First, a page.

According to the preliminary results, we can divide all translation samples into 3 groups: best-performing group (BPG) with the lowest number of mistakes, moderately performing group (MPG) with an acceptable number of mistakes, and poor performing group (PPG) with a high number of mistakes. BPG includes 8 professionals (2 Ls, 4 MDs and 2 MDLs), MPG includes the highest number of samples (37 professionals 18 Ls, 16 MDs and 3 MDLs), and PPG includes 11 professionals (3 MDs and 8 Ls). The method of averages confirms that MDs and MDLs make fewer Tm and Lg mistakes than Ls. MDLs also make fewer St and Gr mistakes than Ls and MDs. Surprisingly, MDs make fewer St and Gr mistakes than Ls. This result doesn’t correspond to the initial hypothesis, but more samples are needed to consider this difference significant. The yellow line in the plot separates the group of translators with a tolerable number of mistakes, and most of those professionals were hired by the translation agencies providing test samples for this research.

Discussion

The majority of mistakes from all three cohorts were done by Ls. Perhaps a better understanding of the source text makes a translator produce better target text in Russian. Working out on Tm and Lg mistakes improves St and Gr mistakes, as we don’t see subjects behind the blue line. The number and type of mistakes in L cohort was characterized by significant variability. This could be explained by differences in background, specialization and years of experience. MDs and MDLs make fewer Tm and Lg mistakes than Ls. MDLs also make fewer St and Gr mistakes than Ls and MDs. Surprisingly, MDs make fewer St and Gr mistakes than Ls. This result doesn’t correspond to the initial hypothesis, but more samples are needed to consider this difference significant. With these additional samples, we plan to analyze the type of distribution and the density of distribution, and also to reveal any correlation between years of experience and number of mistakes for all 3 cohorts.

References

Samoilov D. (2011) “On Medical Translation”. Publication on-line at http://www.practica.ru/Articles/medical.htm (in Russian)
Shahova N. (2012) “Discovering the Russian Translation Market.” in SlavFile. vol. 21(1), No. 1
Garbovskiy N. (2004). Translation Theory. Moscow: Moscow University Publishing House (in Russian)
Komissarov V. (1990). Translation Theory. Moscow: Vysshaya Shkola (in Russian)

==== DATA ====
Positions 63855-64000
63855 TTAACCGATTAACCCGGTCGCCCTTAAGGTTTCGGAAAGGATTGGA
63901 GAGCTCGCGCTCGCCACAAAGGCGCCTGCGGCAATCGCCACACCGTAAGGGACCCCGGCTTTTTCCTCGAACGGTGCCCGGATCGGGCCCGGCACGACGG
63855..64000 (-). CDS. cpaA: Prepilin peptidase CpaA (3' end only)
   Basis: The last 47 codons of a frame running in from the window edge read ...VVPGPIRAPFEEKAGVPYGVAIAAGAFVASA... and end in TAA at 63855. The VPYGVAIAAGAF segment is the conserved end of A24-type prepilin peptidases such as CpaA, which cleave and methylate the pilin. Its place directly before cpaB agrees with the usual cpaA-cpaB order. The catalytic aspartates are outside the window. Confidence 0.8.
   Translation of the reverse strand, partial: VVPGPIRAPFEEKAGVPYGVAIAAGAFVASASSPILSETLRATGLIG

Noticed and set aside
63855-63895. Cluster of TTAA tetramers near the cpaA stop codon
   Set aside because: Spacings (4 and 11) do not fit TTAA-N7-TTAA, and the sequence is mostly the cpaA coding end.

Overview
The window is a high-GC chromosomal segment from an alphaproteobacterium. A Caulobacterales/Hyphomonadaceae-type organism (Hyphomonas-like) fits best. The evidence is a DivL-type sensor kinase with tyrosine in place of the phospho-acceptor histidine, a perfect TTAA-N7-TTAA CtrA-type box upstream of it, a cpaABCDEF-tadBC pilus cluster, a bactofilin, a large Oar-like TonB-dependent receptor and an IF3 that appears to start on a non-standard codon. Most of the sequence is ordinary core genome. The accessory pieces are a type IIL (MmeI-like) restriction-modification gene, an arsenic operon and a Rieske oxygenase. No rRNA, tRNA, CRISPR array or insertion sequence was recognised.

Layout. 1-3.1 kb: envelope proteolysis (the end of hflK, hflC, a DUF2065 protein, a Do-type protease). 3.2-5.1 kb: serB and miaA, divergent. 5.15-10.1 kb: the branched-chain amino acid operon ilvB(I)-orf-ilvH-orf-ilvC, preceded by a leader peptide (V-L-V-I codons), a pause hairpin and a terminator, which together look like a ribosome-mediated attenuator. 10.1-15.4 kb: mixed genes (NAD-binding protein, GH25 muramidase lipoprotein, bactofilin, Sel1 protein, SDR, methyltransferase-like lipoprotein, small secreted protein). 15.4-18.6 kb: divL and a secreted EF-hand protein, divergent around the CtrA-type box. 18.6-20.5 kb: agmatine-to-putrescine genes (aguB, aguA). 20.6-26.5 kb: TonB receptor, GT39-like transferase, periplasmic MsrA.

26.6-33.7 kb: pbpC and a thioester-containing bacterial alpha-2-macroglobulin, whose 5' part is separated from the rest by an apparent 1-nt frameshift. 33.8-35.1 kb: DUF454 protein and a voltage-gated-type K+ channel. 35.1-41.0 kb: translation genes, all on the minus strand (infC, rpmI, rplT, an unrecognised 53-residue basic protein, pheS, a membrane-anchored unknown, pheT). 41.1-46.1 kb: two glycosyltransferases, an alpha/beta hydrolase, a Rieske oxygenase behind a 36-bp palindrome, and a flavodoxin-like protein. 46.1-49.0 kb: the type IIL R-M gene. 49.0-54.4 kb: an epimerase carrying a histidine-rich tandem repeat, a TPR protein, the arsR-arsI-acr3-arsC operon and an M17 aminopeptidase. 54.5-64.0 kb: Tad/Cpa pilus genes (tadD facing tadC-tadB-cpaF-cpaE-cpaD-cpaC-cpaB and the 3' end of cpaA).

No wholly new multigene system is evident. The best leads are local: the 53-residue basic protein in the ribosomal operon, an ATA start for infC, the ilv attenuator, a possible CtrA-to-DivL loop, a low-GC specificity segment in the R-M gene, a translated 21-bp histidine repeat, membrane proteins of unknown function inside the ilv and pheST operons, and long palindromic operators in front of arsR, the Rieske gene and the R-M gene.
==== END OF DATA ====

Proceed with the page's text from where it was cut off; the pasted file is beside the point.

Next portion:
Komissarov V. (2001). Modern Translation Science. Moscow: Vysshaya Shkola (in Russian)
Latyshev L. (2001). Translation Technology. Moscow: NVI-Tesaurus (in Russian)
Lvovskaya Z. (1985). Theoretical Issues in Translation Process. Moscow: Vysshaya Shkola (in Russian)
Alekseeva I. (2004). Introduction to Translation Science. Saint-Petersburg: Academia Publishing House (in Russian)
Buzadzhi D. (2009). New Approach to Classification of Mistakes in Translation. Moscow: Vserossiyskiy Center Perevodov (in Russian)
Kunilovskaya M. (2008). “Mistakes in Translation: Types and Classification”. Publication on-line at http://tc.utmn.ru/node/76 (in Russian)

Download the article as pdf here on Yana Onikiychuk’s website

How (not) to contact a translation company (Part 2)

This is the sequel to How (not) to contact an agency.

We keep receiving this email (see below) from the same translator, on average twice a week – and this has been going on since June. This is a good example of what has been outlined in the previous article, so let’s have a closer at that email.

First red flag – and a big one – is the fact that this exact same email continues to be sent weekly, sometimes two or three times a day. This is my definition of spamming, yet there is no way to unsubscribe and my numerous replies begging the sender to stop were never responded to. At first I thought it was a bot, or even a scam (though I fail to see the point of such a scam) but funnily enough, the emails stopped during the entire month of August and resumed last week, so this has to be an actual human being. I tried to Google her name and it seems she really does exist, though there were not many hits. Result? Her emails became such an annoyance that I blacklisted her – and now she goes straight into my spam folder. I stopped wasting time by asking her nicely to stop the spamming. So, while she may think she’s doing herself a favor by repeating the same message over and over again to translation companies, it has completely backfired… and she has no idea.

Then of course there’s the actual content of the email. I have obviously removed her name and her language pair to protect her privacy.

Dear Messrs.:

I was checking your website, http://gxplanguageservices.wordpress.com/about/, and I am very interested in working for you and being part of your staff as a AA in BB, BB in AA, CC in BB, BB in CC Translator.

I am attaching my curriculum vitae. As you can notice, I have a degree in Business Administration. Although I do not have a Translation degree, my command in AA is very good, and of course, my mother tongue is BB. On the other hand, my experience of 14-year track record in different businesses and industrial settings has let me work with different documents in both languages, and has let me develop the creativity, the accuracy, and the promptness.

Likewise, I have working tools such as SKYPE and MSN, and a very good laptop. If you need to contact me for further information, please do not hesitate to email me. I will be more than glad to enlighten any doubt about my persona and my professional background.